Reflective Writing

Character profile: Melissa Levin

I’ve written these character profiles prior to leaving for vacation, in a hope to keep the blog somewhat alive while I’m gone.

Melissa was a composite of several girls I either was close friends with or had crushes on late in college and in grad school…in at least one case both.

There’s an awful lot of “just friends” and “will they/won’t they” cliches in Scott and Melissa’s relationship, but in addition to having the romantic angle I wrote the character in as a way to understand male/female friendship. I strongly believe that as a straight male not only can you have friends of the opposite gender, you can even have friends of the opposite gender who you sleep with or have slept with. Note I didn’t say I believe it’s easy, but possible. I was developing Melissa’s and Scott’s relationship, at least at the beginning, as what I held to be a platonic ideal of male/female friendship: one where any sexual tension is out in the open, and both people are on the same page as to what they do about it and how physical they’re willing to be. And then, as I wrote the first draft the interplay came out naturally: the anxieties, the jealousy, and the unadmitted desire are all things that can come of this situation, and all things that could torpedo a friendship if not dealt with in a productive way.

Ironically, the two people that I see most in Melissa were not only both Greek, but also in the same sorority. That said, it was important for Melissa to *not* be Greek for much the same reason it was important for Grace to be Greek: it showcased a different sort of relationship that was common when I was in college. There are very few terms for this that are…well, nice, but there are girls who end up hanging around fraternity houses and developing a close relationship not only with many brothers but with the house as a whole. For me, having part of the fraternity social group that wasn’t male made a lot of our social events more fun, and helped me meet a lot of cool people. Some fraternity chapters even have what are called “Little Sister” programs to recognize the non-brothers who are often an essential part of their social fabric.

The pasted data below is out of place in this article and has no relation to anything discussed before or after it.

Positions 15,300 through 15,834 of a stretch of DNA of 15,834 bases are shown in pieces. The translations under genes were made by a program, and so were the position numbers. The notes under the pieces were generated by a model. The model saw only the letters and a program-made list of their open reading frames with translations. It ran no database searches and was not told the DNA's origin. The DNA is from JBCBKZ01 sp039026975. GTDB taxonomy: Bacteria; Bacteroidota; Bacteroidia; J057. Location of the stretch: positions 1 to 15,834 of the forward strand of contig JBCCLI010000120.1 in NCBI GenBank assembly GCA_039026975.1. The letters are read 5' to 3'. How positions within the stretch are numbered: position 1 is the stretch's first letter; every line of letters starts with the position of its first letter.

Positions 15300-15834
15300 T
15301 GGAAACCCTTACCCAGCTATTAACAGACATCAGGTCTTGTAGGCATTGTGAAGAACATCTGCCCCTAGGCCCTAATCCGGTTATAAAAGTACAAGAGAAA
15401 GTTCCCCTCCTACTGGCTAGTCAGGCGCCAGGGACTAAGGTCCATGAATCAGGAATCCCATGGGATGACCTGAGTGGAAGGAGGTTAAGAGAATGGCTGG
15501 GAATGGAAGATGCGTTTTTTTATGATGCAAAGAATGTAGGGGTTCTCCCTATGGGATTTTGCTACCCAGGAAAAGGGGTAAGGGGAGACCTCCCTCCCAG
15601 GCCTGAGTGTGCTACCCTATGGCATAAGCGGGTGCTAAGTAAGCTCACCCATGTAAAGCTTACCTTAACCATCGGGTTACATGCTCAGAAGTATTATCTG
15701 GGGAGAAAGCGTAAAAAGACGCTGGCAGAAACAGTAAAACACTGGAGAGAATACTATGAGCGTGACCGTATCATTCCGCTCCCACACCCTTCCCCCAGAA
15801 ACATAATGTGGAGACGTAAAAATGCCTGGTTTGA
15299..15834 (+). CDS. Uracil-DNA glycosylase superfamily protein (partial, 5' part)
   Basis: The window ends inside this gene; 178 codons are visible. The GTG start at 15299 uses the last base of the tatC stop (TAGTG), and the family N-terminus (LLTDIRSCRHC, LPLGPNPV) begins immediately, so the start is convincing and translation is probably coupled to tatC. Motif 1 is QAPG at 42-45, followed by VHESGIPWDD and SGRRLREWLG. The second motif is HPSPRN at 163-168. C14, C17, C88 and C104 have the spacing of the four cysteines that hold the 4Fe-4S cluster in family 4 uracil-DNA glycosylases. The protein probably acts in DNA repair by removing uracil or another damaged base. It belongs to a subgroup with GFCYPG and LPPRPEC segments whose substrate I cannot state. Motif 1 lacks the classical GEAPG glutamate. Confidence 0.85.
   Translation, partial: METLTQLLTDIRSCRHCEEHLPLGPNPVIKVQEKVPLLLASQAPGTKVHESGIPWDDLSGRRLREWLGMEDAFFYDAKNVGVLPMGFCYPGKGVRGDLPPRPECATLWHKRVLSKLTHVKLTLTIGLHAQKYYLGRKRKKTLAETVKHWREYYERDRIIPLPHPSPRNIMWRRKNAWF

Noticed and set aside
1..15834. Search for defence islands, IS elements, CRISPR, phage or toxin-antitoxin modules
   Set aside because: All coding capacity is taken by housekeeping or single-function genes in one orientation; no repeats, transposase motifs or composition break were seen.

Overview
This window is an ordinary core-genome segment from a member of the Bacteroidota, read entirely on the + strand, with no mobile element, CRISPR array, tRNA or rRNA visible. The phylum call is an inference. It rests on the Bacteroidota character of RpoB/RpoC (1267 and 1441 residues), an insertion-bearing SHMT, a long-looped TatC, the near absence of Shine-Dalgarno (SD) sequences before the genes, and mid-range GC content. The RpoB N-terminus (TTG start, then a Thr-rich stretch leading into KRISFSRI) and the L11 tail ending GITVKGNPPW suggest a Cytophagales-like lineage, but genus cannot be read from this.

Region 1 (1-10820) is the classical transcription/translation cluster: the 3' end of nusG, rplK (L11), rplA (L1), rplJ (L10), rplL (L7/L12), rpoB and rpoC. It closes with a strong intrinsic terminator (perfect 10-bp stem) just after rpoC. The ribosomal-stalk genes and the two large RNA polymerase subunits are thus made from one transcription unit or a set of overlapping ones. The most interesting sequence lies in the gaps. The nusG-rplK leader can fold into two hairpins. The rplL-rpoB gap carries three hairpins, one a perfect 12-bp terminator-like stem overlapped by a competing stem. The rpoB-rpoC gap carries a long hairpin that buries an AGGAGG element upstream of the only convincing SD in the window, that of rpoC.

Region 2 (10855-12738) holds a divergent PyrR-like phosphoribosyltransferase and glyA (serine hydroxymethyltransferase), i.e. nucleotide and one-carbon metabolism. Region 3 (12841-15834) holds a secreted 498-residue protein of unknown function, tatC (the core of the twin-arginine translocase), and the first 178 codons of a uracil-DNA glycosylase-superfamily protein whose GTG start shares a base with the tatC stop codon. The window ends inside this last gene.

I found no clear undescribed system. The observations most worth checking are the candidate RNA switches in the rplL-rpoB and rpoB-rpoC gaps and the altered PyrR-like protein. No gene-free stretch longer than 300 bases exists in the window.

AEPi as a national either (I don’t recall, if I was an active it may be less ambiguous) discourages or has banned Little Sister programs, because in some chapters it becomes a program for sexual patronage; that is to say in the past these programs have become a group of women who sleep with members of the fraternity and are recognized for that. It’s an unfortunate mutation on what should be a much more productive recognition of the limitations of single-sex groups. Our own attempt to recognize the female contributors to our brotherhood disintegrated while I was there, for reasons I won’t go into in detail.

Melissa is intended to represent a girl who’s “one of the guys”, though also one who is probably treated with respect because she’s dating the fraternity president. As much as her relationship with Scott gets complicated, she also represents an aspect of fraternity life that was both ubiquitous in my experience and also reveals the cognitive dissonance of single-sex fraternities at its absolute most stark.

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